“I was terrified,” she says.
“He started me on a California roll.”
Now she loves sushi, along with a host of other cuisines.
“We’re both foodies” today, she says.
She and her husband also enjoy traveling to food-and-wine-rich destinations, such as Napa Valley, and also internationally — Chile, Portugal, the South of France, Tuscany. “We just came back from a trip to Tuscany,” she says. They rated royal treatment from the Tuscany wineries, thanks to an introduction from a Twin Cities wine shop owner with Tuscan connections.
The home-grown restaurant scene in Minneapolis offers a variety of cuisines for discerning diners such as the Dayhoffs, too. “We love to check out local restaurants,” she says. Among her favorites are The New Grand Café, Tenant, Young Jonie and the NoLo Kitchen.
The Twin Cities area has developed a national reputation for fine dining. Can the state’s wine industry follow suit? Although not a board member of the MGGA, she still speaks on legal topics at its annual conference. “Every conference, I see more people getting involved in the industry,” she says.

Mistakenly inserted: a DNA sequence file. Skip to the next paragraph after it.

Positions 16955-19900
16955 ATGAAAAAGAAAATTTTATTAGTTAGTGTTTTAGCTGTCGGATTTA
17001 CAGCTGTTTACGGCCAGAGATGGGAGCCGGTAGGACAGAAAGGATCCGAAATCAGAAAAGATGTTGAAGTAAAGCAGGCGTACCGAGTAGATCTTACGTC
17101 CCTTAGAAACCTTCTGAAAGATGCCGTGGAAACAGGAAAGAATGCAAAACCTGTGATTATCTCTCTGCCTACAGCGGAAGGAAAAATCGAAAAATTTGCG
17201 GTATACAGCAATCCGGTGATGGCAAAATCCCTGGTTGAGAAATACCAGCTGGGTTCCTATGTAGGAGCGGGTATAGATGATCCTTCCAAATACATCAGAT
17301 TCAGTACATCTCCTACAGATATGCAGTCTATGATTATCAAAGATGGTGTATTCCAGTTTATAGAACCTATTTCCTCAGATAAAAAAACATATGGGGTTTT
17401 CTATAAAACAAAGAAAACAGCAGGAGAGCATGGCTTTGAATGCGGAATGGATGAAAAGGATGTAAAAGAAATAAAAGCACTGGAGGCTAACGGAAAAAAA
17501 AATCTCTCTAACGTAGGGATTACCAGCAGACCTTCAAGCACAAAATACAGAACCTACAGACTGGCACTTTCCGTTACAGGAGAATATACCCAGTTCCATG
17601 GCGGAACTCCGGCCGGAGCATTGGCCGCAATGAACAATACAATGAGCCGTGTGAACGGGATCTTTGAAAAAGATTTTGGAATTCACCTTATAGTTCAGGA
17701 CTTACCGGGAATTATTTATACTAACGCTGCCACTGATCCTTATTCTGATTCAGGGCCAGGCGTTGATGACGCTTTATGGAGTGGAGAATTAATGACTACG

“The MGGA continues to work on developing concepts to promote the wine industry,” she adds.
One work-in-progress is the development of more well-defined wine regions, such as a Napa Valley, within the state, according to Steve Unverzagt, a Twin Cities-based wine industry consultant and former executive director of the MGGA. Both state and federal rules come into play in the development of winery festivals and what the federal government calls AVAs – short for American Viticultural Association. AVAs lend themselves to geographic marketing distinctions. California offers up more than 600 AVAs, Napa and Sonoma among them, while Minnesota wineries participate in just two AVAs. One of them is the Upper Mississippi River Valley AVA, encompassing portions of southeastern Minnesota, Wisconsin, Iowa and Illinois. Dayhoff has helped the MGGA understand the legalities of the federal AVA process, Unverzagt says.
“Consumers in California understand that when they’re going to a Napa Valley or Sonoma Valley, they’re going to have a consistent experience, says Unverzagt. “Right now, Minnesota doesn’t have that — we’re just dots on a trail.”
Whether state wineries, relying primarily on Minnesota-grown grapes, can compete on a national scale remains to be seen, she says. “It’s still more of an infant industry,” she says.
She cites the example of Minnesota as the development source for the Honeycrisp apple — “possibly the best-tasting apple in the world” — as a beacon for the state’s grape growers to follow.
“I’m pretty optimistic about the wine industry in Minnesota,” she says.